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Your Role as Education Chair of a Mississippi Homemaker Volunteers Club

Publication Number: IS1530
View as PDF: IS1530.pdf

Congratulations on being named education chair for your homemaker club or council! If you’ve had experience on the job, you already may be off and running with projects. If you’re new to the position, you may be wondering, “What do I do now?”

By December of each year, the Mississippi Homemaker Volunteer Council should send you a State Council Handbook that contains the program of work. This program of work is not meant to plan your program for you but to call your attention to some of the concerns in our state. If there are more important concerns in your county or club, you should feel free to plan programs around these instead of, or in addition to, the state suggestions.

On February 1 of each year, the education chairs of the Mississippi Homemaker Volunteer Council will expect reports of the past year’s projects from each county chair.



Projects that seem to work best are those designed by a majority of the club members. Suggestions for a project may be made by a committee or a group discussion, but all members should be prepared to work together to make the project successful.

Most people are willing to help in the following circumstances:

  • they know exactly what is expected of them,
  • they are doing a part of the job that they enjoy, and
  • they receive encouragement, appreciation, and recognition.

When members understand expectations, enjoy their work, and receive encouragement and recognition, they feel more comfortable and give their best to the project.

Before you meet with a group to discuss a project, do your homework! Read the information you receive from the state chair, and watch for information and ideas on television, in magazines, and at any meetings you attend. Ask friends and family members for activity ideas. Work with other education chairs in your county, and promote cooperative projects and activities.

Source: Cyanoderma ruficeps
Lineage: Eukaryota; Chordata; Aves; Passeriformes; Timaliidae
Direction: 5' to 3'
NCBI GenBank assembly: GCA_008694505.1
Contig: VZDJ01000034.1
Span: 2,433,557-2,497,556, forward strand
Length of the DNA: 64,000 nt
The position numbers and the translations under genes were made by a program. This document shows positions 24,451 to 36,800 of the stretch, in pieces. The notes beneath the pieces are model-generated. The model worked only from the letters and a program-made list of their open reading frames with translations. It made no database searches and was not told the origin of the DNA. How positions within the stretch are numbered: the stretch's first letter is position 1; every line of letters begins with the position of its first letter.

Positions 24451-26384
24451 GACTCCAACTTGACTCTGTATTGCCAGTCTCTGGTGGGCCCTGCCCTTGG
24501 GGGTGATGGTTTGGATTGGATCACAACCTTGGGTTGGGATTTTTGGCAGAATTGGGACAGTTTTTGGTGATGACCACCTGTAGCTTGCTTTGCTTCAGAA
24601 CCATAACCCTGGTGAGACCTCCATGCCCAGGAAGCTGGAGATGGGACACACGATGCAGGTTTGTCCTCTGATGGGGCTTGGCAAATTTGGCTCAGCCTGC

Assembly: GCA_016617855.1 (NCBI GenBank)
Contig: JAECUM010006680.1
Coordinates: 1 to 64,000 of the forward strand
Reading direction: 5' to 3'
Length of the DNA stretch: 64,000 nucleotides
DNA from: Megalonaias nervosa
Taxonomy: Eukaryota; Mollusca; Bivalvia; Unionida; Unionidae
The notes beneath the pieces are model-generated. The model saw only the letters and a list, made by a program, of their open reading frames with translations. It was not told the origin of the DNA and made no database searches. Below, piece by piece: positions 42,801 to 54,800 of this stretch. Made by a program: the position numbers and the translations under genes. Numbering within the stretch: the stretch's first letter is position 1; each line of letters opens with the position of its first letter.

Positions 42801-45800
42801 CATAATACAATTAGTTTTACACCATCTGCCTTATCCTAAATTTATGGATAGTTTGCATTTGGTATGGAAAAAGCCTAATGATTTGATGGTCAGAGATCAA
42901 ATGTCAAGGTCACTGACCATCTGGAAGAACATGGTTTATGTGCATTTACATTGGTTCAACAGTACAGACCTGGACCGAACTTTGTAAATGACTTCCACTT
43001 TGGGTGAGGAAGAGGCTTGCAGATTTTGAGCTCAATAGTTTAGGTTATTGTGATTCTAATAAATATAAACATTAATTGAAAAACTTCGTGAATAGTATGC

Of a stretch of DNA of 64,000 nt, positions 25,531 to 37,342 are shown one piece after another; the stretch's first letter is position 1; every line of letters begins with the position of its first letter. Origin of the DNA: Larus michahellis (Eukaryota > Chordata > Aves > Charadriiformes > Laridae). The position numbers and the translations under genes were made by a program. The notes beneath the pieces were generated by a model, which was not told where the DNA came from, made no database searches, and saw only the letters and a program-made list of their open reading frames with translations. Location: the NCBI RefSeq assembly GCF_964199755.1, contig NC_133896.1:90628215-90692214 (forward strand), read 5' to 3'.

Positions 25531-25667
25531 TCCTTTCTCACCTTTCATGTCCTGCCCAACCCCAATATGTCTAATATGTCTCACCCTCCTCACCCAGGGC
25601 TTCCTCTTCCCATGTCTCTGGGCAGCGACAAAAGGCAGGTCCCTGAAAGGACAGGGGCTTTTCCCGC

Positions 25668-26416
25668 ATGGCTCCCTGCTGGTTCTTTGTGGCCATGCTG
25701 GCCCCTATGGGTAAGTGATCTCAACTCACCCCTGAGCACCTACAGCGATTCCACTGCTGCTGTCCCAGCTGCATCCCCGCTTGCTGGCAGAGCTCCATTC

Your county or club may at times have a rather large project in your area. At other times, when other program areas take priority, you may have smaller projects. It is unusual for a club or county to give major emphasis to all areas each year. Probably no more than two or three education committees will have large projects in any one year.



After deciding on the project, list everything that needs to be done, who will do it, and when it should be done. Make sure that participants are committed to the project and that they understand their responsibilities. Double-check plans with participants by calling, sending reminders, and meeting with them for further planning and progress reports when necessary.

Plan for the entire project, including a before, during, and after publicity campaign. The larger the project and the more people involved, the more detailed the planning. However, even the smallest of ideas needs planning if it is to be successful.

It is not important to use a certain form or a certain way of planning. The important thing is to plan the project or activity details orally and in written form so that everyone involved knows what to do. Think through the project from beginning to end so that no detail is omitted during planning.



If planning is complete, implementing the project should be easy. The main thing to remember when you are in the middle of a project is to be calm, forgive yourself and others for occasional slip-ups, and carry on from there. Even the best plans sometimes have to be changed.



Reward participants through appreciation and recognition. Make sure your plan for projects and activities includes writing an article for your county paper. Be sure to include pictures of the project. No matter how large or small your project seems, you should plan to have it recognized by your county.

Also, be sure to report to the appropriate state chair. Your county project may inspire another county to do the same or a similar project.

Meet with your committee after the project is completed to discuss and make note of the things that went especially well, the things that needed improvement, and ideas for making the next project even better.

You may never know how many people you have directly or indirectly influenced with your project, but you should feel good about having done it.

Information Sheet 1530 (POD-10-17)

Distributed by Sylvia Clark, Extension Associate, 4-H and Family and Consumer Sciences.
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